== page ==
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GOODBYE, VITAMIN by Rachel Khong

September 25, 2017 | Charlotte Donlon

I’m a fan of Twitter although it wears me out sometimes. I need to take breaks from it, but it’s probably my favorite of all of the social media options. When I finished Goodbye, Vitamin by Rachel Khong, I first turned to Twitter because it was the quickest and easiest outlet for me to express myself about the book. I needed to say some things. I needed to get some things out into the universe.


Here are the contents of my tweet thread:


GOODBYE, VITAMIN is so good. Man. What a beautiful book.


Toward the end it made me cry the kind of tears that come when it’s super cold outside.


The tears just kind of appeared and I couldn’t make them go away until I was done with the book.


I guess finishing the book was like finding my way into a warm home. The tears evaporated but I can still feel where they were.


Then, a couple of days later, I wrote about the book on Instagram. I was sitting in the carpool line at my son’s school. I try to do a “Carpool Book Talk” post every weekday afternoon when I’m sitting in a carpool line because that seems like a better use of my time than mindlessly scrolling through Twitter and getting worn out. Here’s a shorter version of what I wrote on Instagram:


Carpool Book Talk: I’m still thinking about GOODBYE, VITAMIN. It’s a great read. I hesitate to say it’s an easy read because it’s really thoughtful and it encourages thoughtfulness…. It made me cry. What’s the last book that made you cry?


I’m including all of this here because this book gripped me. It is an easier read than some books I’ve read recently. But, the prose is just lovely and the structure is interesting and the way the author wraps the book up (without wrapping the story up too much because it’s terrible when authors wrap up their stories too much) is perfect.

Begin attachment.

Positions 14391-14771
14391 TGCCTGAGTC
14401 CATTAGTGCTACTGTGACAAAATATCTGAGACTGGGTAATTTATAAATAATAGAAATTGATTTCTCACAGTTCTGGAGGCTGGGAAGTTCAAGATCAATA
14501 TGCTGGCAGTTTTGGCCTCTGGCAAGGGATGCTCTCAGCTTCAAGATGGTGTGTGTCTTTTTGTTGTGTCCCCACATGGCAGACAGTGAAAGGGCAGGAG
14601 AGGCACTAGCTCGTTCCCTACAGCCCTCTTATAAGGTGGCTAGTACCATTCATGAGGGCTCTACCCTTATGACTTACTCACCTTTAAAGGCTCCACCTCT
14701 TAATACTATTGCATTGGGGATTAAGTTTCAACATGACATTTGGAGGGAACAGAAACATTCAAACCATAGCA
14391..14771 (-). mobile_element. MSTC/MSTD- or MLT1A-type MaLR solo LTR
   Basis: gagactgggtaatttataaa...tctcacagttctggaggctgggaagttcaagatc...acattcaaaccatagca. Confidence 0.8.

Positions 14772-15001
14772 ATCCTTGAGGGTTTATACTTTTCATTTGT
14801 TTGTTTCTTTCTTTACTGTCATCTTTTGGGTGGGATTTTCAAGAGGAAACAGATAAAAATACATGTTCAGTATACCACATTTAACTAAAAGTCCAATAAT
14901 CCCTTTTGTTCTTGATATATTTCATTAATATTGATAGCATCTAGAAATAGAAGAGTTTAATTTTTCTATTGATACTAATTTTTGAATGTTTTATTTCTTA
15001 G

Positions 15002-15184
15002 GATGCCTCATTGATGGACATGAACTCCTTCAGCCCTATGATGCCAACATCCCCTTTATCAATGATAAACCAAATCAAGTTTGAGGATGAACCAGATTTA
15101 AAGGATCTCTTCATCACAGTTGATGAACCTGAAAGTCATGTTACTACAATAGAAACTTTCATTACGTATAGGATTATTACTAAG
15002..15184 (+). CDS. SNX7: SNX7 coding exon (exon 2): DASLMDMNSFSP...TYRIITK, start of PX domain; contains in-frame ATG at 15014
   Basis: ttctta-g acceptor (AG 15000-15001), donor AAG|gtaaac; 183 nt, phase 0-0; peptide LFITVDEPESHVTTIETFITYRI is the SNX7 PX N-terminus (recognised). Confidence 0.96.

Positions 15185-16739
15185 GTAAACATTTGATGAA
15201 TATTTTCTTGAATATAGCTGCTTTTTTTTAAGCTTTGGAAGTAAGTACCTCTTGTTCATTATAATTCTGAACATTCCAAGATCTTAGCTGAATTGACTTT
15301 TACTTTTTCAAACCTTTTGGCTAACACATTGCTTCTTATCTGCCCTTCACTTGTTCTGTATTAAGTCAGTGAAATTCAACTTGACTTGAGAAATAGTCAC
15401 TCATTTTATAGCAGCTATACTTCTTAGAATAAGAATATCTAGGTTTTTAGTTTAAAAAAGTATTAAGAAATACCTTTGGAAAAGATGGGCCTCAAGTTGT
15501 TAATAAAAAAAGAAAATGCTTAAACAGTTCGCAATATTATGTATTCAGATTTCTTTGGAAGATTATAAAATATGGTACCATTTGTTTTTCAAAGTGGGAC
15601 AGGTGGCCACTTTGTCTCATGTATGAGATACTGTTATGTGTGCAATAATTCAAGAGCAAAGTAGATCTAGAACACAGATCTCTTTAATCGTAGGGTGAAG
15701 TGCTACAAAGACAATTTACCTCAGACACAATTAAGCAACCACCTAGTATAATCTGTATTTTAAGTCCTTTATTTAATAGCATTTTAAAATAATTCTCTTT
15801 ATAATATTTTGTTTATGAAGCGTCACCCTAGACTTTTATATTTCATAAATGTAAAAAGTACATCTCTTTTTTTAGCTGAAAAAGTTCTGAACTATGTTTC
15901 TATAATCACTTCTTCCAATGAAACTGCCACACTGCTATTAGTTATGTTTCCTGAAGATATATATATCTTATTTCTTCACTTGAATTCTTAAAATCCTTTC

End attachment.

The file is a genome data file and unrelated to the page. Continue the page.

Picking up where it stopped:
I need to share a passage from the book. Here’s one of my favorites… In the book, the main character and her family are navigating her father’s memory loss. At one point Khong writes:


When I sat down beside you, we clinked our Cokes together; you handed me a chicharrón. We watched the kids. You mentioned that there were some things on your mind, but lately you were having trouble getting to them—accessing them. You had the feeling that all the thoughts were in a box covered in tape, and the trouble was there was too much tape, and the trouble was you didn’t have the proper tools to access them—no scissors and no knife—and it was a lot of trouble—every day it was new trouble—trying to find the end of the tape. (160)


I’ve never suffered the kind of memory loss described in this book, but I love this description. It helps me understand—if just a tiny bit—what people in that situation might experience. And that’s one reason we read books, right?


Charlotte lives in Homewood with her husband and their two children. She’s earning an MFA in creative writing from Seattle Pacific University, and she does freelance writing and copywriting. You can find her online at www.charlottedonlon.com, on Twitter at @charlottedonlon, and on Instagram at @charlottedonlon. You can sign up for her newsletter about books and writing here.

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